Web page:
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O. G. S. Crawford
Sat, 2017-Oct-28 06:00 UTC
Length - 4:15
Welcome to featured Wiki of the Day where we read the summary of the featured Wikipedia article every day.
The featured article for Saturday, 28 October 2017 is O. G. S. Crawford.
Osbert Guy Stanhope Crawford (28 October 1886 – 28 November 1957), better known as O. G. S. Crawford, was a British archaeologist who specialised in the study of prehistoric Britain and the archaeology of Sudan. Working for most of his career as the archaeological officer of the Ordnance Survey, he wrote a range of books on archaeological subjects and was a keen proponent of aerial archaeology.
Born in Bombay, British India, to a wealthy middle-class Scottish family, Crawford moved to England as an infant and was raised by his aunts in London and Hampshire. He studied geography at Keble College, Oxford and worked briefly in that field before devoting himself professionally to archaeology. Employed by the philanthropist Henry Wellcome, Crawford oversaw the excavation of Abu Geili in Sudan before returning to England shortly before the First World War. During the conflict he served in both the London Scottish Regiment and the Royal Flying Corps, where he was involved in both ground and aerial reconnaissance along the Western Front. After an injury forced a period of convalescence in England, he returned to the Front, where he was captured by the German Army in 1918 and held as a prisoner of war until the end of the conflict.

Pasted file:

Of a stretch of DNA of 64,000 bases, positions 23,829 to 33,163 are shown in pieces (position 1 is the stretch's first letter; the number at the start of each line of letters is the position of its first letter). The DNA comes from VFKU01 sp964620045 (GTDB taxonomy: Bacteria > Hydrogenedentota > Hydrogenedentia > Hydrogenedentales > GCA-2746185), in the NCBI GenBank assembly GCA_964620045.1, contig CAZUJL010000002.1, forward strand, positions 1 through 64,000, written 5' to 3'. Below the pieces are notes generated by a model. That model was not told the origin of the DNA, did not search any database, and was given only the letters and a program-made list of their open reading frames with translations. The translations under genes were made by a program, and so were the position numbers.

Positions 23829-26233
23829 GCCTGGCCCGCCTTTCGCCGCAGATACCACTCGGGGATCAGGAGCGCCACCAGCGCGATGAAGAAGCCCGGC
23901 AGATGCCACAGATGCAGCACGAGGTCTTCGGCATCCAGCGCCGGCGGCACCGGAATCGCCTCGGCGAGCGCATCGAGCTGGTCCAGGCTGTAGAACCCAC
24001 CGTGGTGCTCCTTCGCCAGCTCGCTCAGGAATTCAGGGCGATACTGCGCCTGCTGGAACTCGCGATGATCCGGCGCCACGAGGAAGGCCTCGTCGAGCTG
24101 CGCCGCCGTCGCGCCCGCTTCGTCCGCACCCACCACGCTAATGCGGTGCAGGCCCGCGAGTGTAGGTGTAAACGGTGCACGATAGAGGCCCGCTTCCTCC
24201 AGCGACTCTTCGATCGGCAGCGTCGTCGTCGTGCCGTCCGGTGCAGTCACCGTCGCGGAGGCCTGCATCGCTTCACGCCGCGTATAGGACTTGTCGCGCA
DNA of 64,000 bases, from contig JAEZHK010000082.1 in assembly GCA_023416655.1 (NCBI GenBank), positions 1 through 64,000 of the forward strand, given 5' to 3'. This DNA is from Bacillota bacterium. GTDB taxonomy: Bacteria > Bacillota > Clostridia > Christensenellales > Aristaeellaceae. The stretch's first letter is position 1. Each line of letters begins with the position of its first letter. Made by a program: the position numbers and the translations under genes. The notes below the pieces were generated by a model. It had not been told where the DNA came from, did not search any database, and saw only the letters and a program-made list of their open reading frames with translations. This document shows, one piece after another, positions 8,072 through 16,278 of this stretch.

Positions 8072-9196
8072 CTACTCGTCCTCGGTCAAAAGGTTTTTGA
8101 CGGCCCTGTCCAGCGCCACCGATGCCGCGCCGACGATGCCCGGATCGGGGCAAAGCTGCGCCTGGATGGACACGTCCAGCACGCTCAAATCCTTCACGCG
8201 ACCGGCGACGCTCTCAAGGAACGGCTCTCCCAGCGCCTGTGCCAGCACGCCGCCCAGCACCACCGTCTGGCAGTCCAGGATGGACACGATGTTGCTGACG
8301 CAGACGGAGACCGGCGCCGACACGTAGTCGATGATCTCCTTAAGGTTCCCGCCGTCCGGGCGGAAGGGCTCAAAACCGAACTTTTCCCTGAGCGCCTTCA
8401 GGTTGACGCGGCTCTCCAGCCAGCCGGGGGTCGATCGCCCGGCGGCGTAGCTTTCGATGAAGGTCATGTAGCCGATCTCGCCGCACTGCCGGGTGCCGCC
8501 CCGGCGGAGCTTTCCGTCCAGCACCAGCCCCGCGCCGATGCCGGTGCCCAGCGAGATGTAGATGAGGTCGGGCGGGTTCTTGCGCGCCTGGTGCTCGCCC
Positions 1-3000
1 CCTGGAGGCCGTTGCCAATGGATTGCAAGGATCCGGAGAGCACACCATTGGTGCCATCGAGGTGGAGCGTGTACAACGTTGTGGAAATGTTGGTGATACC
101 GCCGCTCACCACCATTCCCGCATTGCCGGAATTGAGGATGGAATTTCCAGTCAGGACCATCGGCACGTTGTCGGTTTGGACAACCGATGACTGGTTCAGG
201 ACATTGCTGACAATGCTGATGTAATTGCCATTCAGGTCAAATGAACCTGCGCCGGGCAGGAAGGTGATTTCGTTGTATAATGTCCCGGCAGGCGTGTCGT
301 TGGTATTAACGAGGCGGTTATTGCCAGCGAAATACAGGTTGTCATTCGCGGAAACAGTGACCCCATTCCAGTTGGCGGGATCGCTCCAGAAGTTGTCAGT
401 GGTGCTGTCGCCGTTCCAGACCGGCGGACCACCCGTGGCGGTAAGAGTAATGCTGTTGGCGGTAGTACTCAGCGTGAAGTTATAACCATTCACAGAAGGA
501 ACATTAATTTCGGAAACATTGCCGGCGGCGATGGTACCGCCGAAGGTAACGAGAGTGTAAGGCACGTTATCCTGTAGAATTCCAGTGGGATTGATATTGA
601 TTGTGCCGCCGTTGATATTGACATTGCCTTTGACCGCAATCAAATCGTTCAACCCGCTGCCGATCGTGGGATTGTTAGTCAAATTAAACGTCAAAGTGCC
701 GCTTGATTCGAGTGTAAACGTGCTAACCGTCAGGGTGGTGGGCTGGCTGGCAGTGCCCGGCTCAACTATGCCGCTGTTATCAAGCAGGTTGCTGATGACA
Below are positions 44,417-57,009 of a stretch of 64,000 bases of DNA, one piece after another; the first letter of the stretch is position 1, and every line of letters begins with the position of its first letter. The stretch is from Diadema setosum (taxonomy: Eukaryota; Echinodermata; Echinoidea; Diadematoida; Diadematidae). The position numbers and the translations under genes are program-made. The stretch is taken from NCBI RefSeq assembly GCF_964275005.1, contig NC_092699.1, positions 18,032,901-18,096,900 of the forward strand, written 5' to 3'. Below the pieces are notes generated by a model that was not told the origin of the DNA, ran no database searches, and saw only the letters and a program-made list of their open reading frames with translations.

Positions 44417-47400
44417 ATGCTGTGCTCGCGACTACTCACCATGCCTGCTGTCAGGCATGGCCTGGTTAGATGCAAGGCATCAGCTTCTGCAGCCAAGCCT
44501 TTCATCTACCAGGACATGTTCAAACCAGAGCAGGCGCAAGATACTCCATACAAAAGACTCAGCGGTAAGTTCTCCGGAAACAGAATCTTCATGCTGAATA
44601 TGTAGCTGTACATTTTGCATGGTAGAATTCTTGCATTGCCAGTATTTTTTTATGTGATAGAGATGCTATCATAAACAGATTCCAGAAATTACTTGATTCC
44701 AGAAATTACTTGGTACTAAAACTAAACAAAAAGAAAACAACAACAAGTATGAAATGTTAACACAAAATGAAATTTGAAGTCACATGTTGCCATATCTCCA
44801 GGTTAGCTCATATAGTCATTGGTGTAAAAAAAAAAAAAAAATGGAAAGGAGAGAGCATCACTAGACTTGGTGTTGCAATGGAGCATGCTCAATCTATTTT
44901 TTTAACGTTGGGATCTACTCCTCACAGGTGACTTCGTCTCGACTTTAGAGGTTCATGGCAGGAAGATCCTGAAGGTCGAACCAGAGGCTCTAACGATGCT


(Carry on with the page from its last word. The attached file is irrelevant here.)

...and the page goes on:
In 1920 he was employed by the Ordnance Survey. In this position he toured Britain to plot the location of archaeological sites in the landscape, in the process identifying several previously unknown sites. Increasingly interested in aerial archaeology, he obtained aerial photographs produced by the Royal Air Force and identified the extent of the Stonehenge Avenue, excavating it in 1923. With the archaeologist Alexander Keiller he conducted an aerial survey of many counties in southern England and raised the finances to secure the land around Stonehenge for The National Trust. In 1927, he established the scholarly journal Antiquity, which contained contributions from many of Britain's most prominent archaeologists, and in 1939 he served as president of the Prehistoric Society. An internationalist and socialist, he came under the influence of Marxism and for a time became a Soviet sympathiser. During the Second World War he worked with the National Buildings Record, photographically documenting Southampton. After retiring in 1946, he refocused his attention on Sudanese archaeology and wrote several further books prior to his death.
Friends and colleagues remembered Crawford as a cantankerous and irritable individual. His contributions to British archaeology, including in Antiquity and aerial archaeology, have been widely acclaimed; some have referred to him as one of the great pioneering figures in the field. His photographic archive remained of use to archaeologists into the 21st century. A biography of Crawford by Kitty Hauser was published in 2008.
This recording reflects the Wikipedia text as of 06:00 UTC on Saturday, 28 October 2017.
For the full current version of the article, go to http://en.wikipedia.org/wiki/O._G._S._Crawford.
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